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March 2012 President's Report

Dear Fellow Local 79 Members:

Bargaining Update – Our goal is to negotiate fair collective agreements without a strike. Local 79 members working for the City of Toronto are being asked to support the Local 79 Bargaining Committee with a strike vote on March 20th. We did not come by this decision lightly. In the final week before the March 24th 12:01 am deadline, the major concessions affecting full and part-time members are still on the table: employment security and layoff and recall, cuts to benefits and sick time, and gutting of shift scheduling for part-timers. We are also concerned that the City may threaten to change your terms and conditions of employment after March 24th 12:01 am. Your support in a strike vote will empower your Bargaining Committee and force the City to focus on negotiating a deal. Details on what’s at stake and the three times and locations for the Vote on March 20th are on the Local 79 website at

After the City had not budged on the major concessions at the table during 12 weeks of negotiations, the City requested a ‘no-board’ report to bring pressure to the talks, yet escalated on six proposals just over a week ago. Local 79 filed a bad faith bargaining complaint against the employer at the Ontario Labour Relations Board. Your Bargaining Committee continues to work hard to negotiate four collective agreements, and have scheduled Ratification Vote meetings for Saturday March 24th, as it remains our goal to negotiate fair collective agreements without a strike by the deadline.

The recent Audit Report at the Toronto Community Housing Corporation (TCHC) has brought to light the concerns that Local 79 has raised in the past about the corporation, its governance and accountability. Since amalgamation and the devolution of social housing by the Province to municipalities, Local 79 has been calling on the City to co-ordinate and integrate governance at the TCHC and its subsidiaries to ensure quality services and accountability. In both the 2011 and 2012 Budget processes Local 79 recommended that there were ‘efficiencies’ to be found by eliminating duplicate layers of management bureaucracy if TCHC was directly managed by the City. I have requested a meeting with the City to elaborate on the opportunities available to improve the administration of social housing.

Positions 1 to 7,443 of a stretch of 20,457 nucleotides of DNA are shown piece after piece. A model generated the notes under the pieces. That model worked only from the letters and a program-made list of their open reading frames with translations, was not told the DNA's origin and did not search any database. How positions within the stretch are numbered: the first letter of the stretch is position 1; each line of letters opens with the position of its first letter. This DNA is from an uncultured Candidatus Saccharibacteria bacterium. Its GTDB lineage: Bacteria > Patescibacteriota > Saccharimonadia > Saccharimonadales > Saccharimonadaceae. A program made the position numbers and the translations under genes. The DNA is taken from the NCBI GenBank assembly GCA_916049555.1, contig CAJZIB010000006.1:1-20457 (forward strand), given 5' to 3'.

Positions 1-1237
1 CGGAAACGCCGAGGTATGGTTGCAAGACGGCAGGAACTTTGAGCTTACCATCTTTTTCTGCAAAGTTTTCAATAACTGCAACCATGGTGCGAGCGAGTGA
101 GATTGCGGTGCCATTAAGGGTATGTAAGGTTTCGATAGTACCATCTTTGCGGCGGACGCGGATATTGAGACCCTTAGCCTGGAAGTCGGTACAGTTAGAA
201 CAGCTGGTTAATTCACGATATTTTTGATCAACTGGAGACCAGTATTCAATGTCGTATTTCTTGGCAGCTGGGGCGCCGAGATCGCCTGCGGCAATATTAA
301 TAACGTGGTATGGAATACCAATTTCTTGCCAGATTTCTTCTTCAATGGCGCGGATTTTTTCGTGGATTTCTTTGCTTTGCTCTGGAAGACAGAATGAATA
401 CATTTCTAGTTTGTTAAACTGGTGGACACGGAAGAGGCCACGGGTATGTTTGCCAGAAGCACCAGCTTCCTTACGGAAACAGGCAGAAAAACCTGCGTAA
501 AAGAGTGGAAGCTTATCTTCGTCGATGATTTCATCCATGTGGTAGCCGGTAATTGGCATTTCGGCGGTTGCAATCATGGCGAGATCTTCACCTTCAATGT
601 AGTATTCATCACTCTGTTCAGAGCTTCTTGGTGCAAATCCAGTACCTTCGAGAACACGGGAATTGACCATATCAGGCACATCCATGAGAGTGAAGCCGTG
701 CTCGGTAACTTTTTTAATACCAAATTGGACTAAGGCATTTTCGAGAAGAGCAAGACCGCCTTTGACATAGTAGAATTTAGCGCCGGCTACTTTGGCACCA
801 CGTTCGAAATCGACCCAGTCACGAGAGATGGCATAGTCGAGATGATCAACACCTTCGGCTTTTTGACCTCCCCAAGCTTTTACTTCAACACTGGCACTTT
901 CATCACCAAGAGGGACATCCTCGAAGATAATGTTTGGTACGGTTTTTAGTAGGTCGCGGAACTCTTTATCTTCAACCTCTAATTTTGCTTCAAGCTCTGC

Bridgepoint Hospital is in the process of negotiating a transition plan for movement into the new facility. The Hospital and Local 79 are close to settling an agreement on how members will be moved into the new Hospital when it’s completed. Local 79 will hold a special meeting with our members working at Bridgepoint to review the agreement and seek member approval.

I recently wrote to Councillor Ana Bailão expressing Local 79’s thanks for her diligence and support in the fight to save living wage public service jobs from becoming low wage, poverty-level work. At the March City Council meeting, Councillor Bailão successfully proposed a motion which gives the Government Management Committee and City Council an opportunity to have a thoughtful second look at the long-term effects and potential liabilities of contracting out City cleaners’ jobs.

Local 79 has written to Premier Dalton McGuinty about the alarming recommendations and direction of the Report by the Don Drummond, Commission on the Reform of Ontario’s Public Services. The 300 plus recommendations in the Drummond Report are all about cutting the public services that the people of Toronto and Ontario want and need. During times of slow economic growth and high unemployment our citizens need public services to be there for them, as they try to stabilize their household finances and family responsibilities. Local 79 noted that Ontario cannot balance its books by giving the banks and corporations tax breaks while working families are struggling with the high costs of energy, student debt, child care, home care, long term care and inadequate pensions.

After the tragic accident in Hampstead, Ontario on February 6, 2012, that killed 10 migrant farm workers, Local 79 has called on the Ontario Government and the Federal Government to put in place laws and enforcement to protect these extremely vulnerable workers. Local 79 has added its voice in the call for an inquest into this deadly accident. While every other worker in the province of Ontario is fully covered by labour laws, migrant workers are working in dangerous conditions, transported in unsafe vehicles and are fearful of reprisals if they report injuries or unsafe work.

March 21st is the International Day for the Elimination of Racial Discrimination. On this date in 1960 a black, peaceful demonstration against apartheid in Sharpeville, South Africa turned deadly when white South African police opened fire on the demonstrators killing 69 and wounding 180. Most of the killed and injured were shot in the back. The United Nations formally recognized the date of this massacre in 1966 and Canada was one of the first countries to show support. Local 79 believes in respect, equality and diversity for all people. On March 21st let us recommit ourselves to the elimination of racism and discrimination.

You can now opt to receive the President’s Report, Notice of Meeting and Information in the Members’ Portal. All other important information from Local 79 will continue to be mailed to your home address.

In Solidarity,

Tim Maguire
President, CUPE Local 79



Shall replenish. Tree doesn’t face. There which creepeth multiply fish unto of Seed. Behold made two Rule divided. Fruit form.

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